Learning a Trade? You May Still Want to Earn a Bachelor’s Degree
The trades industry is hot. According to Tradesmen International, some of the most common jobs for craftsmen are projected to experience double-digit growth by 2024. For example, openings for millwrights are expected to rise by 15.2 percent, openings for electrician helpers by 18 percent, and openings for solar photovoltaic installers by a whopping 24.3 percent!
It’s no wonder many people see going into a trade as a great way to secure lucrative employment without incurring the high costs of student debt.
That said, just because you are entering the trades, that doesn’t mean you won’t want to earn a degree at some point. As with any career, you probably do not want to stay at the bottom of the industry’s ladder for very long. You will want to take on managerial and supervisory roles at some point. To move up, your employer may prefer you have a degree.
For example, when I conducted a recent online search for roles in construction management and related positions — e.g., foreman, superintendent, project manager, etc. — I found the majority of the job announcements wanted someone with a four-year college degree. According to O*Net, 76 percent of construction management roles require a bachelor’s degree, 12 percent require some college, and 4 percent require a post-secondary certificate of some sort.
Another thing to consider is that many jobs in the trades industry are tough on your back and joints. As you get older, you may find you are struggling to perform tasks at the desired level of skill and efficiency. If you are injured and cannot work at peak performance, moving into a supervisory or leadership role will give you a way to continue working and earning while also sharing your expertise with others.
I have also seen many skilled tradespeople move into teaching careers. With the increasing demand for plumbers, vehicle painters, bricklayers, and so on, there is an increased need for instructors to teach the next generation of tradespeople how to do these jobs. If you want to undertake a teaching role, be prepared to earn a bachelor’s or master’s degree before you get hired.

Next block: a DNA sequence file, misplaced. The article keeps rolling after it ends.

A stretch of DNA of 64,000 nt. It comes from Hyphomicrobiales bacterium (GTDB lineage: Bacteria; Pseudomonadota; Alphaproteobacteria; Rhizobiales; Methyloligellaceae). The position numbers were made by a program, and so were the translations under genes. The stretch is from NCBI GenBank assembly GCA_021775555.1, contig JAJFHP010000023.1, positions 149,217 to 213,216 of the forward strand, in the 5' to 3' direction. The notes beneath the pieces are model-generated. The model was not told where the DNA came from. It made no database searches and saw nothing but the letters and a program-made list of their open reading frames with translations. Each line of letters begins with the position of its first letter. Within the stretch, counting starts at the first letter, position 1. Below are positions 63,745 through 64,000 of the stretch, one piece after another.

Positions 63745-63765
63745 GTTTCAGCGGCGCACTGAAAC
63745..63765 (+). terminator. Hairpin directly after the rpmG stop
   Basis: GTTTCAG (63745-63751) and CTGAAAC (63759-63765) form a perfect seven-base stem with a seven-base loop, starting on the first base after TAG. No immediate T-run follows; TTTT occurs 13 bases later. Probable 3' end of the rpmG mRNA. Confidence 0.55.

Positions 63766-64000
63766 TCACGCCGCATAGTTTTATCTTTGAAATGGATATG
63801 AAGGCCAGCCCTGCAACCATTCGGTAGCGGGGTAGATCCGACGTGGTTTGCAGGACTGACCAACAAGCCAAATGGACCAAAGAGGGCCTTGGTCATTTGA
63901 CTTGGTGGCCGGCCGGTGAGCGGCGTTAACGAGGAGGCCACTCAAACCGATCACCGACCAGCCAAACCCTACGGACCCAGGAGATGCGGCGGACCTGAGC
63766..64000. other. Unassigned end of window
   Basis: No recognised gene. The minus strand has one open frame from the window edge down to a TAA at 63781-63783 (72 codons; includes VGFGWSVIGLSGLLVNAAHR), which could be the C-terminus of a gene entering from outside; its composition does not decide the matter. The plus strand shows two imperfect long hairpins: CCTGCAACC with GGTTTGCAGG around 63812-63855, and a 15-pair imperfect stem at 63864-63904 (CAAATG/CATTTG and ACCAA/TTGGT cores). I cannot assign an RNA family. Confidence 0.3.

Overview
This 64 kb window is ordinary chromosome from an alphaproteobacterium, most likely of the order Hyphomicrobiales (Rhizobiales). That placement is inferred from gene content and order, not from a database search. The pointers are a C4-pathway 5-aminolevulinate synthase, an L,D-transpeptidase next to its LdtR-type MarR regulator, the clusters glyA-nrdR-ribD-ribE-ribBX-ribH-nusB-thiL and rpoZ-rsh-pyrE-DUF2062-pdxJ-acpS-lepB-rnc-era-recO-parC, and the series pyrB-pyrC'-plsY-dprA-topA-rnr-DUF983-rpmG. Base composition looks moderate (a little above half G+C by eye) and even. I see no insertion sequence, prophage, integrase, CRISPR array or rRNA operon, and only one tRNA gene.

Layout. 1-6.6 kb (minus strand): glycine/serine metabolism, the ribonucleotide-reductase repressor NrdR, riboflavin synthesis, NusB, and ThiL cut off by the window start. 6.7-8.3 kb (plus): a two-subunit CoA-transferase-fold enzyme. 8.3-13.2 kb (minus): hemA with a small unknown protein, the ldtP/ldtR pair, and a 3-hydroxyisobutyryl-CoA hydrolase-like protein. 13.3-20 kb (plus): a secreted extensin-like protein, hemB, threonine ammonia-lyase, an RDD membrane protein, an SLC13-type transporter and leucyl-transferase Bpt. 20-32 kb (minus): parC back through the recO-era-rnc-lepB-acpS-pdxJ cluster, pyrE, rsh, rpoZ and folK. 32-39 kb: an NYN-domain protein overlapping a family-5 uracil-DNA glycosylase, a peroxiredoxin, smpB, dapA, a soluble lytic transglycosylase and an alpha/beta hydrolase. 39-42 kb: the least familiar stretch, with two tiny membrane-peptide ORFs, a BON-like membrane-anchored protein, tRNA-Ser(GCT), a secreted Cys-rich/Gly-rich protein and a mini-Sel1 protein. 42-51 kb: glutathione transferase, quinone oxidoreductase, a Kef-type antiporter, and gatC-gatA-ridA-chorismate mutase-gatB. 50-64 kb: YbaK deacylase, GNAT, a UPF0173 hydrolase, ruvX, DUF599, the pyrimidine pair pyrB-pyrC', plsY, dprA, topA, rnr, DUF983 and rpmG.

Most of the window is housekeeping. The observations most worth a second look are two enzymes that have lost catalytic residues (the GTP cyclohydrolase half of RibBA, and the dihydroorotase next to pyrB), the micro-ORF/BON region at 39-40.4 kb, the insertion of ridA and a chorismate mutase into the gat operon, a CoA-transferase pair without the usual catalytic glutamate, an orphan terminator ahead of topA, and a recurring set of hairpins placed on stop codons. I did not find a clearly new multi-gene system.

Other Ways to Set Yourself Apart
Earning your college degree can be a path to career advancement and increased earning potential in the trades, but it’s not the only way to set yourself apart from other similarly skilled workers.
Once you have a job in the trades, you will want to continue to gain experience in your industry. Seek out additional responsibility by volunteering to lead projects and teams. Obtain the OSHA certifications required for your industry, and learn to use the software and tools necessary to perform your duties to the best of your ability.
Brush up on your soft skills as well. Active listening, critical thinking, speaking, and complex problem-solving are just a few of the soft skills employers like to see in tradespeople. Ensure your resume shows you can communicate effectively with supervisors and peers, resolve conflicts, negotiate with others, orchestrate schedules, and make decisions.
Think about your long-term career growth when you seek employment in the trades industry. Stay abreast of changes in your career, such as new technologies designed to automate some or all of your tasks. If you want to stay employed in a trade for the long haul, you’ll need a plan for moving from performing the task to being the one who supervises it.
Ensure you are ready to move up by knowing what employers want. Be suspicious of those who tell you you won’t need to do any additional training or studying to rise through the ranks. Your current supervisor who doesn’t care about your lack of degree may not be your supervisor forever. Plan for long-term growth by taking control of your career trajectory.
Jaynine Howard is a military veteran whose work as a career strategist and reinvention specialist has been recognized by professional organizations throughout the nation.